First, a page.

D-flat minor

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D minor
Db minor key signature.png
Relative key F major
enharmonic: E major
Parallel key D major
Dominant key A minor
Subdominant G minor
enharmonic: F minor
Enharmonic C minor
Component pitches
D, E, F, G, A, Bdouble flat, C

D-flat minor is a theoretical key based on the musical note D, consisting of the pitches D, E, F, G, A, Bdouble flat, C and D.

Its key signature has six flats and one double flat. The harmonic minor raises C♭ to C.[1]

D♭ minor is usually notated as the enharmonic key of C♯ minor, as in the second and third measures of Amy Beach's Canticle of the Sun.[2] However, two of Verdi's most well-known operas, La traviata and Rigoletto, unusually, both end very decisively in D minor (although written with the five-flat key signature of the parallel major). Mahler's thematic motif "der kleine Appell" ("call to order") from his Fourth and Fifth Symphonies uses both notations: in his Symphony No. 4 (first movement) it is in D minor, but in his Symphony No. 5 it is in C minor. In the Adagio of his Symphony No. 9 a solo bassoon interpolation following the main theme appears first in D minor, returning twice more notated in C minor. Likewise, in the Adagio of Bruckner's Symphony No. 8, phrases that are tonally in D minor are notated as C minor.[3][4][5][6]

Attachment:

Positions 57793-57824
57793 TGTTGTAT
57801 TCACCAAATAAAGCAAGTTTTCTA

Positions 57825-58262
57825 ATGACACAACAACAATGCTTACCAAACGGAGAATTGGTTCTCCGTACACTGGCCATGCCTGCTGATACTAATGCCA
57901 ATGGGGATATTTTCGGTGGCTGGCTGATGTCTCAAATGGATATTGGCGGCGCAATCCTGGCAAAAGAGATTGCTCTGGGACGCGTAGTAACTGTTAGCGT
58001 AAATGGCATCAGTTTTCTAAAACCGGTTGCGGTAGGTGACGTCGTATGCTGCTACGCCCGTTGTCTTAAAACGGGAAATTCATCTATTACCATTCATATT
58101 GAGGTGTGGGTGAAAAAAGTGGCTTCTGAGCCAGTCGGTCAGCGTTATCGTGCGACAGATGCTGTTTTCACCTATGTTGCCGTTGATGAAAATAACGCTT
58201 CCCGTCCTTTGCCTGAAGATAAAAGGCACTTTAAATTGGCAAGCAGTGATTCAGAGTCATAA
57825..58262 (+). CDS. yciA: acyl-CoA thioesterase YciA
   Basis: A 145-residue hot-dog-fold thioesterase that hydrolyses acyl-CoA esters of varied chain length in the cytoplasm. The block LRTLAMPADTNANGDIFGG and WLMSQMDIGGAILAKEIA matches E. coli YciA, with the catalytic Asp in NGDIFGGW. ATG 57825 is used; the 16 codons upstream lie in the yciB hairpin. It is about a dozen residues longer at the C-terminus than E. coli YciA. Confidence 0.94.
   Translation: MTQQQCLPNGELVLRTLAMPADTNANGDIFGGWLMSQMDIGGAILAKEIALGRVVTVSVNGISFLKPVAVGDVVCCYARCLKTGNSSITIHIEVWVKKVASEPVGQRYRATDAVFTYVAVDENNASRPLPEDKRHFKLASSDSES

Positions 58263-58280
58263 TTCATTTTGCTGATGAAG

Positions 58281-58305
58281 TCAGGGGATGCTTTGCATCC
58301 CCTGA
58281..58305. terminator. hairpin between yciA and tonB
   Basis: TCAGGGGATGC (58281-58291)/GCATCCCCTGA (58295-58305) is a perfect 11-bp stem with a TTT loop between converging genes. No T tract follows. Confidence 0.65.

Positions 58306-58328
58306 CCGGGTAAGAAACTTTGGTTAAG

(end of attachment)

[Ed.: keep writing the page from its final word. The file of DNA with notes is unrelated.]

References[edit]

  1. ^ Thomas Busby (1840). "D Flat Minor". A dictionary of three thousand musical terms. revised by James Alexander Hamilton. London: D'Almaine and Co. p. 55. 
  2. ^ Amy Beach & Betty Buchanan (2006). The Canticle of the Sun. A-R Editions, Inc. p. xiii. ISBN 0-89579-583-3. 
  3. ^ Ernst Levy (1985). A Theory of Harmony. SUNY Press. p. 62. ISBN 0-87395-993-0. 
  4. ^ James L. Zychowicz (2005). "Structural Considerations". Mahler's Fourth Symphony. Oxford University Press. p. 28. ISBN 0-19-816206-5. 
  5. ^ Eero Tarasti (1996). "Music history revisited". In Eero Tarasti; Paul Forsell; Richard Littlefield. Musical Semiotics in Growth. Indiana University Press. pp. 14–15. ISBN 0-253-32949-3. 
  6. ^ Theodor W. Adorno (1992). Mahler: A Musical Physiognomy. Translated by Edmund Jephcott. University of Chicago Press. pp. 165–166. ISBN 0-226-00769-3. 

Scales and keys[edit]